A ROMAN Catholic American bridegroom and his Orthodox Serbian bride are getting married in Cyprus tomorrow because Nato's war in Yugoslavia blocked their getting visas to be married in either his country or hers.
The couple fears they may be the only two people at their wedding in Chlorakas, outside Paphos - besides the Bishop of Paphos, the best man, and the bridesmaid - because they don't know anyone in Cyprus, they told the Cyprus Mail yesterday.
And even these three are coming courtesy of their hotel, the Azia Beach in Paphos. Its namesake, Azia Economides, said she had arranged for the Bishop to officiate, and she will be the bridesmaid, and a male hotel staffer will stand in as best man.
The couple came to Cyprus from Budapest, where they were enjoying one of their six trysts per year, Steve said. Three days into their visit, Nato began bombing Yugoslavia, "and I couldn't go to Belgrade," he recalled.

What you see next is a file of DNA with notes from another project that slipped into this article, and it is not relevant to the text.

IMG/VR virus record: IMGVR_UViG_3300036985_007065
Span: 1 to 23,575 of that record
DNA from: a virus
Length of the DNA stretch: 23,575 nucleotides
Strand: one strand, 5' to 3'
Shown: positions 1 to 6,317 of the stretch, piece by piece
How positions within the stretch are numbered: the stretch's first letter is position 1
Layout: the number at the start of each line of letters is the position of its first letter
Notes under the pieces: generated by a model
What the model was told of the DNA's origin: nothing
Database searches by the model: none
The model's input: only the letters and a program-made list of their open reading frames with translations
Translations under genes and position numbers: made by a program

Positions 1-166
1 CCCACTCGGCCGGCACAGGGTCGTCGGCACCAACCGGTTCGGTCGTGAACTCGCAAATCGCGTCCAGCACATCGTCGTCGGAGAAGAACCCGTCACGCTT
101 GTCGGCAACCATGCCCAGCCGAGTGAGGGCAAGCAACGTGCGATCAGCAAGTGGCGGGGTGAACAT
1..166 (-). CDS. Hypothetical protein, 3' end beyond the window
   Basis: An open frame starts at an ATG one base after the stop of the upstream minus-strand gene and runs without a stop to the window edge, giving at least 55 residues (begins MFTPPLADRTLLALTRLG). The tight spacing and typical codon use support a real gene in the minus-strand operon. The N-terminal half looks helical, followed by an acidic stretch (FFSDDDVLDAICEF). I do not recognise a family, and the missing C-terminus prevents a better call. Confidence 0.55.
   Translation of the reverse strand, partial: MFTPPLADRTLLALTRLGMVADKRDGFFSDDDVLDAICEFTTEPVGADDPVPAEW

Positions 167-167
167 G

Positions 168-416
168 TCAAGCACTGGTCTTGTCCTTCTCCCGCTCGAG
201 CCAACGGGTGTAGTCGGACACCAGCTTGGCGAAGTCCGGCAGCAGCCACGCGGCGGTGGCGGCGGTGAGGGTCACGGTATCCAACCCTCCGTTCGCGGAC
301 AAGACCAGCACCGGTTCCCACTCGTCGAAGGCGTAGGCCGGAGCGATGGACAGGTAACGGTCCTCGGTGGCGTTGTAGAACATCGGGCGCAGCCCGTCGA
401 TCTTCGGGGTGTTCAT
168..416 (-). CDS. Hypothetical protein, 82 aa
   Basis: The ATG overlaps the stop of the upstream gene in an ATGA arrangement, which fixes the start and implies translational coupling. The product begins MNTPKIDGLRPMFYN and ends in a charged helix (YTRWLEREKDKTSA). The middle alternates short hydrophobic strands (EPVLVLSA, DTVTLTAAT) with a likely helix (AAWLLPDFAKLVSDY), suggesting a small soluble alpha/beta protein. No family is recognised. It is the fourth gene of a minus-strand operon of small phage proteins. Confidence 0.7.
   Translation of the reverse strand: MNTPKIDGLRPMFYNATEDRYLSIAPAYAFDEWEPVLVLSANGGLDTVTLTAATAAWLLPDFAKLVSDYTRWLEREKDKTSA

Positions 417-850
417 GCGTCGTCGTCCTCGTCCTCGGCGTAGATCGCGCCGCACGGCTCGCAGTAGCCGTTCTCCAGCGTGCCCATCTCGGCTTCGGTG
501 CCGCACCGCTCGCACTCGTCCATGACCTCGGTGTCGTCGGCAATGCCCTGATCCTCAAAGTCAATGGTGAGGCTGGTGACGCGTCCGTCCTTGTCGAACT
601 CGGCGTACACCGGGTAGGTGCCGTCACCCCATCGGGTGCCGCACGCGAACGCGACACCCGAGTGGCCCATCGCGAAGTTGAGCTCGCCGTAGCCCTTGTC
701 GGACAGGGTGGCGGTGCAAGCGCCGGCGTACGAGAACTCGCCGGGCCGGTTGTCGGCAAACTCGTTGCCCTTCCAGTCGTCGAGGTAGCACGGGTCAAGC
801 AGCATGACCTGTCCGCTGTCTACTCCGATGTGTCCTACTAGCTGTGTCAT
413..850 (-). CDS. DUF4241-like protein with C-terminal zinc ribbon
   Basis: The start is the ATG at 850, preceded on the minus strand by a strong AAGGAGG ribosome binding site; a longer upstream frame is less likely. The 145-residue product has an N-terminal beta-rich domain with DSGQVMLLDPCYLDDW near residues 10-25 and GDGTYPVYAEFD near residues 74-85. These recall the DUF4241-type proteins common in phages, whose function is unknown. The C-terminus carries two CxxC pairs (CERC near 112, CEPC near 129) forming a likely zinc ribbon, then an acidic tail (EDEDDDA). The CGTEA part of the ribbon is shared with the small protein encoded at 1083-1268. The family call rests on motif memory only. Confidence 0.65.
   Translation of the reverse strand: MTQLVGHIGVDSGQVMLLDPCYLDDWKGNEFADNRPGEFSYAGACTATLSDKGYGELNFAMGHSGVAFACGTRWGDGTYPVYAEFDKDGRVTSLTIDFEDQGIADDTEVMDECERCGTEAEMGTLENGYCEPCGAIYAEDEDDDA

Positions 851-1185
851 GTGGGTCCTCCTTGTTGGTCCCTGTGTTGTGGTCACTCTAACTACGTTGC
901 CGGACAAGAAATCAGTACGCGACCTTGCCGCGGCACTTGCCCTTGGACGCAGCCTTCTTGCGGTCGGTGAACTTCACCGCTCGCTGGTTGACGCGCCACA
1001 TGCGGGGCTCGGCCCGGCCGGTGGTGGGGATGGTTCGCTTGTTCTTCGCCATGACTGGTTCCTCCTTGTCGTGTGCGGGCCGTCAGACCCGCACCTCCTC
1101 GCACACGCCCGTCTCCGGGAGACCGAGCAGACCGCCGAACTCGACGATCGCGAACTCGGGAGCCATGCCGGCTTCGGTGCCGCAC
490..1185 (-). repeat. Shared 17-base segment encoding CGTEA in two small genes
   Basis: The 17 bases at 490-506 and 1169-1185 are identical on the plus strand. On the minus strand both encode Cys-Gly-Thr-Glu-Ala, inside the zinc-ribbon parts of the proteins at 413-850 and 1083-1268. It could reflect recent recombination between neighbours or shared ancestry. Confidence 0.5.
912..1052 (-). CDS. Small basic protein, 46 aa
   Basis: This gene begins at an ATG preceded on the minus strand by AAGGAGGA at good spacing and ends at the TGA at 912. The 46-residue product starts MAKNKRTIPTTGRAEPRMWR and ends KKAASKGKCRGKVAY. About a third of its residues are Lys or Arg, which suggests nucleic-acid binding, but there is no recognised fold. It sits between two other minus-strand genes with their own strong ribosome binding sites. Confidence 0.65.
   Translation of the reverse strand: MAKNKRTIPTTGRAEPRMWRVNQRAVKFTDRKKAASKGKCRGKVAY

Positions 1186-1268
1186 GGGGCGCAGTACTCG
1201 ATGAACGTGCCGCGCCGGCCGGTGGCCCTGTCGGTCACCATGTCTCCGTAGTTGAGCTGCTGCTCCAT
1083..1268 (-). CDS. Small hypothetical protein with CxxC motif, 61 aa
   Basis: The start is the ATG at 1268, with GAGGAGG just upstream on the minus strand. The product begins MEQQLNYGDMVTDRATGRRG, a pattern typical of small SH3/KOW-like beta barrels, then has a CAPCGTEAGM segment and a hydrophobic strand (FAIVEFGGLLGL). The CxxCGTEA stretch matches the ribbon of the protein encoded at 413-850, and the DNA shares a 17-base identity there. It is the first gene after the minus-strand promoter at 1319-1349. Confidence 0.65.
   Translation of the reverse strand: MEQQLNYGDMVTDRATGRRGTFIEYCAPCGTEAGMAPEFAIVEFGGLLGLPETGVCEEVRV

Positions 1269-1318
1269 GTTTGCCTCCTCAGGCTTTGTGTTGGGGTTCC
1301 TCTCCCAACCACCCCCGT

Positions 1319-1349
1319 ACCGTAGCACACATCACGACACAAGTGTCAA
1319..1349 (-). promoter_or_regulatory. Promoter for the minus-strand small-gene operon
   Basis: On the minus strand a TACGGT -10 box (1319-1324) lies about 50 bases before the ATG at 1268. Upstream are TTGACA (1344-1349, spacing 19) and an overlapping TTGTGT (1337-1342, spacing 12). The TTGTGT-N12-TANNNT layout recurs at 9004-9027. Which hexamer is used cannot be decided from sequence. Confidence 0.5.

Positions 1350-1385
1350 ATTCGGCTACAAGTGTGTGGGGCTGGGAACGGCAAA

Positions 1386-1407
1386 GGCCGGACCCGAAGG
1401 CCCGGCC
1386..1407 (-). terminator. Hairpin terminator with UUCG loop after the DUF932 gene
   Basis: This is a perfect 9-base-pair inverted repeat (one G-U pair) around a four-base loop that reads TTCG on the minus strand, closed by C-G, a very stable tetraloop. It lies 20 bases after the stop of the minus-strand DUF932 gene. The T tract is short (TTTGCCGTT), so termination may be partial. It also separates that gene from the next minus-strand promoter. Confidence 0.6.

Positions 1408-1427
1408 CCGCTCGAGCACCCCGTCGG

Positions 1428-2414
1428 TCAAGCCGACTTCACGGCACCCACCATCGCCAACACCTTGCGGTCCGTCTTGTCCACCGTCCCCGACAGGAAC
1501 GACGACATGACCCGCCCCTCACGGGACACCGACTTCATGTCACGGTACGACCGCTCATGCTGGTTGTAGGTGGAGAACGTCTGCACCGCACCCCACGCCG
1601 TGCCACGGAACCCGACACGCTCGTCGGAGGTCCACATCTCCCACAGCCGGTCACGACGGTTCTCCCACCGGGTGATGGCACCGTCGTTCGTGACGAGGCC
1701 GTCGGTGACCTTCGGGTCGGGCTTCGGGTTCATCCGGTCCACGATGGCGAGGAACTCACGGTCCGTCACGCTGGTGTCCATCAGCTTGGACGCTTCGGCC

"Tanja was finishing her degree in law in Belgrade. She has one more exam to take," Steve said. "We had intended for her to return to Belgrade to complete her exams before we got married," but the war erupted, "so they're not having any exams," he said.
Barred from Belgrade, the couple applied to the US Embassy in Budapest for a visa to be married in the United States, but were similarly turned down, Steve said.
"Tanja has been over to the United States six times before and had no problems getting a visa," Steve said. "Basically the US Embassy in Budapest doesn't really believe any Yugoslav would return from the United States" to Belgrade in the middle of a war, "so it's hard for her to get a visa right now," he said.
The couple decided they were "better off not fighting the Department of State any more so we could be together, so we came to Cyprus to get married... mainly because it was a country that neither one of us requires a visa for; generally, Yugoslavs require visas for almost every country right now," Steve noted.